2009 Director’s Community Leadership Awards
|Dallas||Tyrone W. Baker
Finding forgotten Texas peace officers killed in the line of duty became a calling for Terry Baker following his retirement in 1994 as the assistant chief deputy of the Dallas County Sheriff's Department.
Shortly before his retirement, a descendant advised that she thought her grandfather was a deputy who had been killed in the line of duty; however, no one in the department was aware of this incident. Through his research, Mr. Baker determined that the woman's grandfather had died in the line of duty in 1923 while preventing a jail escape. The escapee had also killed another deputy, and the sheriff’s department was also unaware of that death in the line of duty.
Fast forward a couple of years, when another descendant queried about a great-great-uncle who had been killed in the 1890s, who the family thought was a Dallas County sheriff's deputy at the time. Although Mr. Baker had been retired for well over two years, he was asked to conduct the research and was able to verify that line-of-duty death as well.
With the discovery of this third unacknowledged death of a Dallas County deputy, Mr. Baker believed there were more and felt an obligation to continue the search. He started by going through old files and newspaper archives, and the list of names he found grew. He would check the records of law enforcement departments and memorials, libraries, funeral homes, cemeteries, and museums. Mr. Baker and his wife, Joyce, have traveled to the far reaches of Texas and countless destinations in between to make sure no Texas peace officer killed in the line of duty is forgotten. With relentless perseverance, he has completed 236 cases and is working on his 237th. His compensation is the gratitude of the departments and family members who now know that the sacrifice of these officers has not been forgotten.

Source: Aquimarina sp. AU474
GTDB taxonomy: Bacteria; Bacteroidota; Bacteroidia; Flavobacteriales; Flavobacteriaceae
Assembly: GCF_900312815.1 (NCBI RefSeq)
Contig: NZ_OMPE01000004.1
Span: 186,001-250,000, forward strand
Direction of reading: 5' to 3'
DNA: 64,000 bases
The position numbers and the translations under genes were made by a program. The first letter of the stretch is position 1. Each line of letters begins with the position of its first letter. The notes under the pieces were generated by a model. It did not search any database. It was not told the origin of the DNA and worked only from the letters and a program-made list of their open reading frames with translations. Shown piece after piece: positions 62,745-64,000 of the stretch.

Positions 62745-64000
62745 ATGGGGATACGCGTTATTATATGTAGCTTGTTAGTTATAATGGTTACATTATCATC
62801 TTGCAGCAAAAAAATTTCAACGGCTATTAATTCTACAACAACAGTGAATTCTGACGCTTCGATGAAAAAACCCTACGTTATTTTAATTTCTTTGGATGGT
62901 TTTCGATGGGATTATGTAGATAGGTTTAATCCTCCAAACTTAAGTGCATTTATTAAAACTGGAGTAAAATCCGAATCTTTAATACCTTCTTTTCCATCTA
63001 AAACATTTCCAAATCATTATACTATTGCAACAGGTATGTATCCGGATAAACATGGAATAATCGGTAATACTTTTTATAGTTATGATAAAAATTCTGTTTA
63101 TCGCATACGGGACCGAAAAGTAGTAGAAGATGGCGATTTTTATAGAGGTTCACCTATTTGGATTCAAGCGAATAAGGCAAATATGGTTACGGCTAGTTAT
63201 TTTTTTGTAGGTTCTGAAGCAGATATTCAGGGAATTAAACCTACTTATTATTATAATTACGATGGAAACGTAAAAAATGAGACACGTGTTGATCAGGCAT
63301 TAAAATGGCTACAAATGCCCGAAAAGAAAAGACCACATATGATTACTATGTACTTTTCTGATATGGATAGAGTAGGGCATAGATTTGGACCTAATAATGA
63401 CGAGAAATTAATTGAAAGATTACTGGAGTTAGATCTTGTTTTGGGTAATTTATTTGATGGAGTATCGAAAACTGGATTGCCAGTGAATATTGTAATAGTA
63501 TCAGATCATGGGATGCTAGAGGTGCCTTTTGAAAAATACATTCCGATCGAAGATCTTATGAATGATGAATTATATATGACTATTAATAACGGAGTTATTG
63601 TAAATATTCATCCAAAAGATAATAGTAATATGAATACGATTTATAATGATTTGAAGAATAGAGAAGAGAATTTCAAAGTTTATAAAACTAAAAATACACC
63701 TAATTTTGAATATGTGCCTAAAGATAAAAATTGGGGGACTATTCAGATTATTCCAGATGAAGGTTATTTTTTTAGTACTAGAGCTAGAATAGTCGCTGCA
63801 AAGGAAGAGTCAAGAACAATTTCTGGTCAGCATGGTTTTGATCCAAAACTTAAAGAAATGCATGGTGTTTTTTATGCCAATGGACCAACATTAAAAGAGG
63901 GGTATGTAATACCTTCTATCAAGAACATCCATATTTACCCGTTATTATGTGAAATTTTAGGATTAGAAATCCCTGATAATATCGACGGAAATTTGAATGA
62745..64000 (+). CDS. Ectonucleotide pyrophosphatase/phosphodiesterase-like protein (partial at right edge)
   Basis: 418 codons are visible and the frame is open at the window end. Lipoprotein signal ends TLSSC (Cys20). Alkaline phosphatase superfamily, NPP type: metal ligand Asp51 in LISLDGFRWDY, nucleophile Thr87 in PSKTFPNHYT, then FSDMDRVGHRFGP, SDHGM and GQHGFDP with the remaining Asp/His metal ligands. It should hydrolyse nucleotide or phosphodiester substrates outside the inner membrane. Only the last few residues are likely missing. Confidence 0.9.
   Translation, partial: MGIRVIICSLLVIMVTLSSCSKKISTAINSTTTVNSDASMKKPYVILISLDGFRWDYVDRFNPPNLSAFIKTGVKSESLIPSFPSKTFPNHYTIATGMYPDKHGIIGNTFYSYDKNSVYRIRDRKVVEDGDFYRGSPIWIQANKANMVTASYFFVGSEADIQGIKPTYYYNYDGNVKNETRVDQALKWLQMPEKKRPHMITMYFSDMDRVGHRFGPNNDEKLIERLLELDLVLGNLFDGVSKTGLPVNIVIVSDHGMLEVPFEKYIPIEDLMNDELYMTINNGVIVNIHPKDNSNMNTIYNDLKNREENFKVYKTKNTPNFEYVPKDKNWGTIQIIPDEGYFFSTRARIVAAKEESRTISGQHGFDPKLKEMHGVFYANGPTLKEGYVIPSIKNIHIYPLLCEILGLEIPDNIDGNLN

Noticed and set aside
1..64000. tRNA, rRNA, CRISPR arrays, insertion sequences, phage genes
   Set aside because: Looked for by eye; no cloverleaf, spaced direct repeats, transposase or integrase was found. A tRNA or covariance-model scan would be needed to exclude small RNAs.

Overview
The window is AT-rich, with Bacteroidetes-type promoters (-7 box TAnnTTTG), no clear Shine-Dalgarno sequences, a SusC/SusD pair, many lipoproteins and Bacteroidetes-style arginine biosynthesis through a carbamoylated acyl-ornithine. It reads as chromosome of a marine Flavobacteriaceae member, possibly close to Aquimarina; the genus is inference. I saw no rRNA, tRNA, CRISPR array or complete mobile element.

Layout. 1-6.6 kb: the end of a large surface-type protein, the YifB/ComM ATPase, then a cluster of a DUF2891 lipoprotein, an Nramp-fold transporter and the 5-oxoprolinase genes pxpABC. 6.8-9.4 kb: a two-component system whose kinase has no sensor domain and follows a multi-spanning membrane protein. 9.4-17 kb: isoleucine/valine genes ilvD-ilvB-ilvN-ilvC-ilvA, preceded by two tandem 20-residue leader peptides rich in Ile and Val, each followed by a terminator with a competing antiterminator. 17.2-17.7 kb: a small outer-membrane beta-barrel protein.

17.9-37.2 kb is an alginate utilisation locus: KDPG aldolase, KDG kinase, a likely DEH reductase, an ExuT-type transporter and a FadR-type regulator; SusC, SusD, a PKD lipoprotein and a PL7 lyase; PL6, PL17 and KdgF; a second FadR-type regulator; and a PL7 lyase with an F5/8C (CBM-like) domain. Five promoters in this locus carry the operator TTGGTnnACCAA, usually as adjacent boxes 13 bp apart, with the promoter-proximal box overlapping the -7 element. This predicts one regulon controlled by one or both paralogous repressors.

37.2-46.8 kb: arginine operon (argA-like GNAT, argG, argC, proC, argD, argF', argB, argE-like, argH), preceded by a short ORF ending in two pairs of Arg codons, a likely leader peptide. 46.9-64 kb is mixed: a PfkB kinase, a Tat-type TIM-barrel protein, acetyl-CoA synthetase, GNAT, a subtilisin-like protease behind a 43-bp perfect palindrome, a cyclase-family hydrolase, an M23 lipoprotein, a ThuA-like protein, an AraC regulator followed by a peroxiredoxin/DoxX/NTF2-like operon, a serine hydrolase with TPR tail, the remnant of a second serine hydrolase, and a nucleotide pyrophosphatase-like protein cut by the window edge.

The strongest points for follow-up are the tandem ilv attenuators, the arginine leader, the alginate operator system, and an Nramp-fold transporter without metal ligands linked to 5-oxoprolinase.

One of those peace officers previously lost to history was FBI Special Agent Charles Linson Brown, Jr., who was killed in a fiery automobile accident on July 5, 1973, while assigned to the Dallas Division, Tyler Resident Agency. The name of Special Agent Charles Linson Brown, Jr. was added to both the National Law Enforcement Memorial as well as the Texas Law Enforcement Memorial in May of 2009.
The son of Richard Blackstone Brown—a Dallas FBI special agent who was killed in July of 1943—wrote the following upon learning that his father would be added to the Texas Law Enforcement Memorial in 2009.
“Sixty-six years is a long time in one’s lifetime but not so long ago that the sorrow has disappeared. Growing up my siblings and I were very proud that our Father had been a special agent with the Federal Bureau of Investigation. I still am. So many lives were dramatically altered by his untimely death and even today if I think about it I become very sad.”